Deleting your data in Google Cloud Platform
By Google's Eric Chiang, Cloud Security and Privacy Product Manager
September 17, 2018
As part of our ongoing effort to provide transparency around how Google Cloud Platform (GCP) works, we’re pleased to publish a new whitepaper today: Data deletion on Google Cloud Platform. This paper explains what happens when customer data is deleted in GCP and how long it takes to complete Google’s data deletion process.
GCP is designed to achieve a consistently high bar in all key performance goals, including low latency, high availability, scalability, integrity, and durability. Behind the scenes, the same engineering that allows customers to quickly access their data from anywhere in the world, scale their applications up or down to meet dramatic shifts in demand, and protect against catastrophic interruptions in service needs to be balanced carefully to ensure safe and effective deletion of customer data. This new whitepaper explains how we balance these performance objectives so customers can manage their data lifecycle.
Deletion and retention of GCP customer data conforms to these principles:
Prior to deletion, customer data is stored securely
Customer data is encrypted at rest, replicated on active systems, and copied to backup systems to protect against data loss and ensure the availability and integrity of that information. Your data may be replicated in multiple locations to ensure you have uninterrupted access to your projects, even if there are performance-impacting changes in the environment. Redundant copies of your data can be stored locally, regionally, and even globally on active and backup storage systems, depending on the geographic limitations you configure.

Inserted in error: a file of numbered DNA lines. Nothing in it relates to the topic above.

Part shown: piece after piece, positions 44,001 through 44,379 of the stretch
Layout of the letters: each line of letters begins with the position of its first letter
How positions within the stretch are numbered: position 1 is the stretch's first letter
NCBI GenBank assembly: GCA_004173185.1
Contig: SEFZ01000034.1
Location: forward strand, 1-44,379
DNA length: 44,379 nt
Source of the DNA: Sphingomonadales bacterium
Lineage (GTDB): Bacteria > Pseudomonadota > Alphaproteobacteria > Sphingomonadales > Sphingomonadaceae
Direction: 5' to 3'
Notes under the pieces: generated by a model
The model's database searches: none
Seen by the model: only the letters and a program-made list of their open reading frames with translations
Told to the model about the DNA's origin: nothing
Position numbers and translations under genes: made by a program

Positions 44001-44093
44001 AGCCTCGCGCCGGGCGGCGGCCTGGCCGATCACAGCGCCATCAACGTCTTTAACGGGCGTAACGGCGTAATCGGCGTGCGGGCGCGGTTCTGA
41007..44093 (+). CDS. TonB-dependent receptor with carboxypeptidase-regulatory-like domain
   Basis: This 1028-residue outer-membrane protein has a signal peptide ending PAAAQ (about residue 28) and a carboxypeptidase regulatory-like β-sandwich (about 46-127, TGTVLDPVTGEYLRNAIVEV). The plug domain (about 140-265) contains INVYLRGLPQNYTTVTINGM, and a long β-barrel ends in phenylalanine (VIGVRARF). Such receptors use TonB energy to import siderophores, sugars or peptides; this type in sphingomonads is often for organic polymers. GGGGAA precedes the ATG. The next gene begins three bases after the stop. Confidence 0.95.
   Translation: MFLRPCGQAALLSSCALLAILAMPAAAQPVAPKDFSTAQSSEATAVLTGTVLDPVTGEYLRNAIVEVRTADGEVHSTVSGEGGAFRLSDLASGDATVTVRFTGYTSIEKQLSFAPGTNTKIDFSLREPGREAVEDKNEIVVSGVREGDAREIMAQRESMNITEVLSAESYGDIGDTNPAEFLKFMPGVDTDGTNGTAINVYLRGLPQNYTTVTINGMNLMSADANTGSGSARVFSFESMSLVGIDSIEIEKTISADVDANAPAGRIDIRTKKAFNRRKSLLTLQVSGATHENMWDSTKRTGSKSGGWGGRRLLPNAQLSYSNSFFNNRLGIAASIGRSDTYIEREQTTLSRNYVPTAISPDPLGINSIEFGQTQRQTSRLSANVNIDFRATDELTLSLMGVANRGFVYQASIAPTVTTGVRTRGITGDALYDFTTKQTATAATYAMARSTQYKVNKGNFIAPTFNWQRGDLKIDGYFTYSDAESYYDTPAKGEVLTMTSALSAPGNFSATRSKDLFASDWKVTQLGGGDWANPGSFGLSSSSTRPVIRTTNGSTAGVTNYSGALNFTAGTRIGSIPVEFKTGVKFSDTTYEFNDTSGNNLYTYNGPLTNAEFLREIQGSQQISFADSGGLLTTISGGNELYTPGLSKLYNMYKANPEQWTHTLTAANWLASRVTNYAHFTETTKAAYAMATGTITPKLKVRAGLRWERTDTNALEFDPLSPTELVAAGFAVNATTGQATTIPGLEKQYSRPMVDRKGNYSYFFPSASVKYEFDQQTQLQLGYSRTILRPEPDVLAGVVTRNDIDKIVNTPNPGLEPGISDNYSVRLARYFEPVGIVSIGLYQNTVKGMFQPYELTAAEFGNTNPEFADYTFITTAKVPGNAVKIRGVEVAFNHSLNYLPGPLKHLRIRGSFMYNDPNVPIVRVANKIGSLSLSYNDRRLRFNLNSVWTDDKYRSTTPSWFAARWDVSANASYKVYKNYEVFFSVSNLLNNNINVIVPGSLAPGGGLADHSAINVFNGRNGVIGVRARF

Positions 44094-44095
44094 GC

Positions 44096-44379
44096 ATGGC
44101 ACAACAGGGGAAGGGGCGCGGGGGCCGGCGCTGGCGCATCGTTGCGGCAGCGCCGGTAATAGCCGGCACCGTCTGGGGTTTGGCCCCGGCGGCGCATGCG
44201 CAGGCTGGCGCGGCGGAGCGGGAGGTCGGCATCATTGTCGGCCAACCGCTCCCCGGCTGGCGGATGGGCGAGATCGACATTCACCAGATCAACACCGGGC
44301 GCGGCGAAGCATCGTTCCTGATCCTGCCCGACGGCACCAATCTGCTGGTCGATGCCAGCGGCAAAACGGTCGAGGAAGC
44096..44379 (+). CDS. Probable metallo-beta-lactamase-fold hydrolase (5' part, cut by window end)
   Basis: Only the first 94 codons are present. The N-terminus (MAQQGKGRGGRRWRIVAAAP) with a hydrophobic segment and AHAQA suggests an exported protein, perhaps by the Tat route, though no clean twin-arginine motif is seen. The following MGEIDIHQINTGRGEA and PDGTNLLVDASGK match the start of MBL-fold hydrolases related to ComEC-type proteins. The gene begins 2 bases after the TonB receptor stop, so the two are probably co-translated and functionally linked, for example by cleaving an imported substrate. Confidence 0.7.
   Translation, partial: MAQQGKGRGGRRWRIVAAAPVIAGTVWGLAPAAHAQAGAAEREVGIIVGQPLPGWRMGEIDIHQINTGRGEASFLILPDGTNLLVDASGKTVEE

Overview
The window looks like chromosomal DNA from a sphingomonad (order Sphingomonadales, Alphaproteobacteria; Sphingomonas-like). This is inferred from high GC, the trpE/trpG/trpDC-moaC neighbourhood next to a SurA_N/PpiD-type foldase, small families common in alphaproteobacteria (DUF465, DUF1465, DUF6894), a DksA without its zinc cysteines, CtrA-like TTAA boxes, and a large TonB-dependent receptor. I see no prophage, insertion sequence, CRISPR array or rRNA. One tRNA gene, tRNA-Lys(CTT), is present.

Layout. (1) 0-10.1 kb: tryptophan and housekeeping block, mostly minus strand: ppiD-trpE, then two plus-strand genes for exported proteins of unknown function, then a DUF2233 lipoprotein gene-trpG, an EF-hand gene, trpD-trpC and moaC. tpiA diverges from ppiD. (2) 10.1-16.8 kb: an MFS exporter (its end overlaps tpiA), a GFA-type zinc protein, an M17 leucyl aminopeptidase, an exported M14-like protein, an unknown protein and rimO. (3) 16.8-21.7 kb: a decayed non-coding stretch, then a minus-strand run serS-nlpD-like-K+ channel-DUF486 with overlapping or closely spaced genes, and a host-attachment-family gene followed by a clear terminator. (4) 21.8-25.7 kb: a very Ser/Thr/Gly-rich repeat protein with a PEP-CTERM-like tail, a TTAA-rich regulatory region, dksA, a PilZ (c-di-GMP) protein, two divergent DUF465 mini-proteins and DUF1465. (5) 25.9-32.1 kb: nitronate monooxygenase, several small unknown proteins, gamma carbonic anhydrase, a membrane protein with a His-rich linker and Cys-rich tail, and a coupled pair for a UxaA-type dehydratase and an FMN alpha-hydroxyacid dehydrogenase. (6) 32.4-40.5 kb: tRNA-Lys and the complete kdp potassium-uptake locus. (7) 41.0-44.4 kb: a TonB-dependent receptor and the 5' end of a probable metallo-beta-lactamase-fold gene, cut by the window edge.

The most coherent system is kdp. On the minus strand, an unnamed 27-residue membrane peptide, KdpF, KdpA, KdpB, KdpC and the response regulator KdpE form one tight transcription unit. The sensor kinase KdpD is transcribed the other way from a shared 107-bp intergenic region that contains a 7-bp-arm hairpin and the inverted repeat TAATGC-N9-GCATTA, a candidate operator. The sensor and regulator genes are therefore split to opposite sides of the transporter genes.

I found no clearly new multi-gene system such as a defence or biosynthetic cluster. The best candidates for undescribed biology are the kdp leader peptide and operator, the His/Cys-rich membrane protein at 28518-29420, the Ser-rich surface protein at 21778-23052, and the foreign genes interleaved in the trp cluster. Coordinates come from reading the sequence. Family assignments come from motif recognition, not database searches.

When customer data is deleted, GCP completes the following steps in the deletion pipeline:
It generally takes about two months from the deletion request to delete data from active systems and six months to expire deleted data in data center backups, as shown here:
Your data is highly protected on physical media
Our data security authentication and authorization tools work to prevent unauthorized access to the physical disks and drives on which your data is or was stored. You can read more in the Google Infrastructure Security Design Overview whitepaper.
If any component of our physical storage media fails to pass a performance test, conducted periodically to make sure it’s operating properly, at any point during its lifecycle, we remove and retire it from inventory. Whether hardware is decommissioned due to failure, upgrade, or any other reason, storage media is decommissioned using appropriate safeguards.
If you’d like to learn more about the specifics of how we process your data, you can check out the Google Cloud Platform Terms of Service and our Privacy page. And you can find more here on how we process business data.
Enjoy the whitepaper, and rest easy knowing that your GCP data is under your control through its entire lifecycle.